Refugees and COVID-19
The SARS-CoV-2 pandemic (commonly known as coronavirus) has upended life for hundreds of millions of Americans. The country now confronts a massive public health crisis that will take the lives of far too many. The pandemic has already proven disastrous for the economy as well. As we survey the damage of the present moment, we would be remiss not to consider the pandemic’s impact on refugees, already among the most profoundly vulnerable people the world over.
One of the first unfortunate, but necessary, actions came from the United Nations High Commissioner for Refugees (UNHCR) and the International Organization for Migration (IOM). On March 19 UNHCR and IOM jointly announced a temporarily halt to all refugee resettlement travel. This step was taken in compliance with public health guidance restricting international travel to slow the spread of SARS-CoV-2.
The pandemic also threatens refugees in camps around the world. Refugees often live in precarious environments, with limited access to adequate housing, health services, and the like. Refugees in some of the most delicate hot spots around the world, such as sub-Saharan Africa, the Middle East, and northern South America, could be in for a seriously difficult time as the virus continues its pernicious march across the globe.
Reports out of Africa, for instance, have shown limited cases of COVID-19 thus far. Yet, much like the United States a few weeks ago, it is unclear whether the low numbers reflect low infection rates, or a lack of widespread testing. Should the virus spiral out of control in Africa, the fallout would be colossal, given the high number of refugees and internally displaced persons (IDPS) on the continent. The story is the same in refugee hot spots across South America, the Middle East and Asia.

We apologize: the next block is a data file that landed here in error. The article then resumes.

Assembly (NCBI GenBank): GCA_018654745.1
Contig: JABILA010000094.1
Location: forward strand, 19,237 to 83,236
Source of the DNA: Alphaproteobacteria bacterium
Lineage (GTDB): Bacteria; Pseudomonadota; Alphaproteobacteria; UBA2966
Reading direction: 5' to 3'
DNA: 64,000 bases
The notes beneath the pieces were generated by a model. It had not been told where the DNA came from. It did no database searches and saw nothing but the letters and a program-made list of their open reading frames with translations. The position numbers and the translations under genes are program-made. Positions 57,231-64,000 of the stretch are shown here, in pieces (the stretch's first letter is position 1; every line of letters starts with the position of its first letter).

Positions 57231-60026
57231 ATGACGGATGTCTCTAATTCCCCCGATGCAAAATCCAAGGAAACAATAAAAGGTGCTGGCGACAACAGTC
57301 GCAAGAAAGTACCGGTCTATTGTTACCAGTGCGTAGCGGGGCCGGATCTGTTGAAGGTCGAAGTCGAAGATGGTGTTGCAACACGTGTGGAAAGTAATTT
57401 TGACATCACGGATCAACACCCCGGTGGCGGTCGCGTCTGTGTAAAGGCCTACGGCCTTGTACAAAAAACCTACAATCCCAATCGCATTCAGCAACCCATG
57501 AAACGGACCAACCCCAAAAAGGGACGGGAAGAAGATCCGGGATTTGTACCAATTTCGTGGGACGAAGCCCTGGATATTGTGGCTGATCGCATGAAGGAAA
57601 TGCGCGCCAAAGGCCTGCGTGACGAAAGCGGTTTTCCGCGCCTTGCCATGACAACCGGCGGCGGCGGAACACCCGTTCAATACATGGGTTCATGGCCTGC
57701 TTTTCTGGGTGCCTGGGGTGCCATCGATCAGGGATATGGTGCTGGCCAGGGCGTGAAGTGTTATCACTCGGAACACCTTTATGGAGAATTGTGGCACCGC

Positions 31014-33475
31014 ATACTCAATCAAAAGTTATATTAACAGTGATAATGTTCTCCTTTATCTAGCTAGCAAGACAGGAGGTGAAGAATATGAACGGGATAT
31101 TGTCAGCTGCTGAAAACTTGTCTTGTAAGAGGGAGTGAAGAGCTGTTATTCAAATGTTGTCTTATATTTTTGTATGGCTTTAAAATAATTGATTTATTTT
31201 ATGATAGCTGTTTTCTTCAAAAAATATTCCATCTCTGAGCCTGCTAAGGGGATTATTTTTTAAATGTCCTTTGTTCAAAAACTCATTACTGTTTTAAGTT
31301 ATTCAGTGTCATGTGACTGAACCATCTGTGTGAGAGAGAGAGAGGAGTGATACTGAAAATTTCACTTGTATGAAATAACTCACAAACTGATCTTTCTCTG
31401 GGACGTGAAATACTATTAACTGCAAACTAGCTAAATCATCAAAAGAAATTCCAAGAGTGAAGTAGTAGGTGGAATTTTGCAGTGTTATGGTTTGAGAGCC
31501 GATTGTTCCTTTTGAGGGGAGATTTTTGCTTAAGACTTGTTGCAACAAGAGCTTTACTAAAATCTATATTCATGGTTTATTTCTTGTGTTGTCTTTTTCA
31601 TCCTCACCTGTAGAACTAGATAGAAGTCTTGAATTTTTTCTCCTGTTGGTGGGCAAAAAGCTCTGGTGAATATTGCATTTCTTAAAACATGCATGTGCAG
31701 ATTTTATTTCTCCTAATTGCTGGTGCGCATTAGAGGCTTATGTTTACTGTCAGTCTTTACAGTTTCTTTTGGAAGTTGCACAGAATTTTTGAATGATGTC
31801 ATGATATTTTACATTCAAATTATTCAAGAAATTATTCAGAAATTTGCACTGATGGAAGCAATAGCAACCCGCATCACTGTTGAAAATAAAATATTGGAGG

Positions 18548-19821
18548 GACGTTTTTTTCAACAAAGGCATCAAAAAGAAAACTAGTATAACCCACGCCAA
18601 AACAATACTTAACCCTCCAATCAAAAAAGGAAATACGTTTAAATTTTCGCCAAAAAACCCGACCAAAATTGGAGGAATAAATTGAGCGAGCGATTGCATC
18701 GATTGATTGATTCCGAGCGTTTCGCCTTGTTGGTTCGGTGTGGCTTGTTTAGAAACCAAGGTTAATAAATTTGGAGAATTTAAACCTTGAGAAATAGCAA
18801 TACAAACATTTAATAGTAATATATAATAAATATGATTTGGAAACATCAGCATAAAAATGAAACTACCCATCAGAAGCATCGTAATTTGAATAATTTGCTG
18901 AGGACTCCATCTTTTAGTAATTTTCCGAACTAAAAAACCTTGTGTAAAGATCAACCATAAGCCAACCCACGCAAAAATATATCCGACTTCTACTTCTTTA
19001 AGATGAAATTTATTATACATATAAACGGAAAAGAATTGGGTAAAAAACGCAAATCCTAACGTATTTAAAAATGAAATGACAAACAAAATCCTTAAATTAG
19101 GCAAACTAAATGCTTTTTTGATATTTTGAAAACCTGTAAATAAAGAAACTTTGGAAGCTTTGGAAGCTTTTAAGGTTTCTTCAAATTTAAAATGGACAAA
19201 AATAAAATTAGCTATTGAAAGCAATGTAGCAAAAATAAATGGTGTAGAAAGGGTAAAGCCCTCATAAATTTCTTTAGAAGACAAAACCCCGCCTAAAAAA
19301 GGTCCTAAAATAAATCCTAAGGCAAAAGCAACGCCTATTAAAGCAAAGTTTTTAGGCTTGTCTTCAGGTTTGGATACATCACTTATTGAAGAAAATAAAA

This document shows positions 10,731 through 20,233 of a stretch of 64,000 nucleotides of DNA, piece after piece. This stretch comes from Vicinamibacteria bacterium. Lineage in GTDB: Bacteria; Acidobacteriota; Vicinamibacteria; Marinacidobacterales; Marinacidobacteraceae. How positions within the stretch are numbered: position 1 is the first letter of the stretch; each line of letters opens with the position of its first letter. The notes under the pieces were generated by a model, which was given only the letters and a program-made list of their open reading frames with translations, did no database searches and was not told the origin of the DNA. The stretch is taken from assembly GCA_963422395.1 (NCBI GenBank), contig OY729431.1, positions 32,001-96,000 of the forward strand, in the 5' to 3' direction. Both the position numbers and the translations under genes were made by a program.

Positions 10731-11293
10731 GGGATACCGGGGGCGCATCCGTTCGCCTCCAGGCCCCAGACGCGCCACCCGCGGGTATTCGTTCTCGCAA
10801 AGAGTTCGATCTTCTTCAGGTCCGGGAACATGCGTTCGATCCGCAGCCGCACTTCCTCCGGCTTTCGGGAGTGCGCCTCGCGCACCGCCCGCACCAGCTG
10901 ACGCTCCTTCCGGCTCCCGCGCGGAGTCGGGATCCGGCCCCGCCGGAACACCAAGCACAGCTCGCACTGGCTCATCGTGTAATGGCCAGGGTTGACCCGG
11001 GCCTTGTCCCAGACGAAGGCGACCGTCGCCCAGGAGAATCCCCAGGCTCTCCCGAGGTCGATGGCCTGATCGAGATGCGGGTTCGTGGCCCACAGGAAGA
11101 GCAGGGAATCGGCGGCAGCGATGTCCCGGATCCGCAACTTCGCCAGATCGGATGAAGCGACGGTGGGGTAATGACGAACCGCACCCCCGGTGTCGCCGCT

It is more important than ever that U.S. lawmakers remember the plight of refugees and provide emergency funding to support refugees, both overseas and here in the United States. Fortunately, Congress recently addressed the international side of the issue. The Coronavirus Aid, Relief, and Economic Security (CARES) Act, signed into law by President Donald Trump on March 27, 2020, includes $350 million for Migration and Refugee Assistance (MRA), an account in the State Department’s budget that aids refugees overseas. The CARES Act also includes $258 million for USAID’s International Disaster Assistance account (IDA), which provides humanitarian assistance to internally displaced people in crisis situations around the world. We applaud Congress for appropriating these critical funds.
This overseas aid is crucial to blunting the impact of SARS-CoV-2 on refugees. Nonetheless, more should be done. Congress should appropriate greater sums to MRA and IDA in future emergency legislation. None of the emergency bills thus far have included additional funds to assist refugees currently in the United States, or the agencies that serve them. We encourage members of Congress address these concerns as they consider the next steps of their pandemic response.
Additionally, the president should tap the Emergency Refugee and Migrant Assistance (ERMA) account. ERMA gives the president a burse to tap quickly in the face of emergent international refugee situations. The SARS-CoV-2 pandemic qualifies, yet the president has been reluctant to spend current ERMA funds, and even called for the account to be zeroed out in his Fiscal Year 2021 budget proposal. Now is the time for the president to put those funds to use, as Congress intended when they authorized ERMA.
Amid the SARS-CoV-2 pandemic we must focus on assisting the most vulnerable people in our own country and around the world. Refugees are at the top of this list. Lawmakers must do more to protect refugees from this virus and help them maintain financial solvency for the duration of the crisis.
Rushad L. Thomas is the migration policy advisor in The Episcopal Church’s Washington, D.C.-based Office of Government Relations.